Last week, French automaker Renault released a sneak preview of a hydrogen-powered car.
We don’t know that much about the car yet. Any car can look good with a few sexy neon lights and a dark backdrop.
More news will come in May, but we have no real way of knowing if the concept car will even make it to market.
But it’s important to not simply dismiss the idea out of hand, and here’s why:
Not Renault’s first rodeo
Firstly, this is not the company’s first foray into hydrogen fuel cell electric vehicles (FCEVs). In 2019, the company announced plans to add hydrogen to two of its light electric commercial vehicles.
Just a refresher: FCEVs operate with a fuel cell, which combines hydrogen from their tanks with oxygen from the air to produce electricity (to power an electric motor). The only emission is water.
But Renault is doing something different. The Renault Kangoo ZE Hydrogen and Renault Master Z.E. Hydrogen use hydrogen for extended range, not as the sole source of battery power.
According to the company, the hydrogen fuel cell provides additional energy for up to three times more range than 100% electric vehicles, with a charging time of only five to 10 minutes.
Its target market is specifically business fleets, especially those already in possession of a hydrogen fueling station or those who drive a regular route which includes access to a suitable refill station.
Can hydrogen fuel cells catch up to EV innovation?
Last year, José Muñoz, chief operating officer for Hyundai, commented that hydrogen technology is about where battery vehicles were in the early 2010s.
The company predicts that its fuel cells will reach cost parity with electric vehicle batteries by 2030. Geez, that’s a lot of catching up to do.
Despite that, Hyundai aims to become the first automaker to apply fuel cell systems to all commercial vehicle models by 2028.
One of the biggest barriers to commercializing hydrogen has been the lack of sustainable green steel and green hydrogen. Currently, over 95% of the hydrogen available is produced using fossil fuels — clearly counterintuitive to its reputation as a carbon-friendly form of energy.
Further, we don’t know if Renault’s concept car is an all-hydrogen or extended range.
But, we won’t see a Renault hydrogen-powered car without adequate infrastructure. For reference, all of France has less than 20 public charging stations in operation.
By comparison, there are over 30,000 EV charging stations across the country. It makes the idea of extended range seem rather irrelevant.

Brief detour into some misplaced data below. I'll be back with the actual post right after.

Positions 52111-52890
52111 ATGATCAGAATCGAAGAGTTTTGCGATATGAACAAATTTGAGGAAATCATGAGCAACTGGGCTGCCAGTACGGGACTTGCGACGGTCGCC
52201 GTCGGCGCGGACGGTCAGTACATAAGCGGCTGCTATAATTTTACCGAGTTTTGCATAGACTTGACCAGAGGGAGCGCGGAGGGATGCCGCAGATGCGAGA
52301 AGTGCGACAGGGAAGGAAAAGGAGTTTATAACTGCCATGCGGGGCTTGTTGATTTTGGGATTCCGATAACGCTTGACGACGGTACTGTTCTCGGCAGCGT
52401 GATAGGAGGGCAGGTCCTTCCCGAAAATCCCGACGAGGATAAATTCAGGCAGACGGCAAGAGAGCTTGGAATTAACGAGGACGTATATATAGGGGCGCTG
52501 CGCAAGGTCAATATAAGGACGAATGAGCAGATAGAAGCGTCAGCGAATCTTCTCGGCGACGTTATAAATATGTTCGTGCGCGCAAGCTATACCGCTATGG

And what’s more, you can’t refuel a hydrogen car at home at night.
But France is investing big
Fortunately, Renault is putting even more effort behind its hydrogen-powered ambitions.
In 2021, the company announced a partnership with Plug Power on an enterprise called HYVIA. It focuses on vehicle R&D and refueling stations. Plug Power has deployed over 40,000 fuel cell systems and designed and built 110 refueling stations.
After less than six months of existence, the HYVIA has unveiled three hydrogen light commercial vehicles: a van, a chassis cab, and a city bus. The vehicles will be available in 2022 with green hydrogen production and distribution solutions. It’s a great start.
And, for broader context, France has been betting big on hydrogen since launching a national plan in June 2018. It aims to have 400 to 1,000 hydrogen stations by 2028. Okay, the numbers look woeful compared to EV chargers, but still.
Hydrogen taxis have hit the streets
There’s even a taxi company called HYPE, the world’s first mobility company to develop a commercial fleet of hydrogen-powered taxis. Since their 2015 founding, they’ve already transported over a million passengers in France.
The company plans to deploy 10,000 Hype taxis and 20 stations powered by locally produced green hydrogen in the Paris region, and expand to 15 additional cities by late 2024.
Can good intentions translate to commercial success?
So, when we talk about hydrogen, we’re never short of plans or good intentions. It’s putting these into practice that is taking a long time – and a lot of money.
And, if we look at the auto industry delays of the last two years, FCEVs have A LOT of catching up to do. I want them to catch up. I want ALL of the alternative energy sources to succeed — electric, hydrogen, solar, and whatever comes next. It’s the waiting that I hate.
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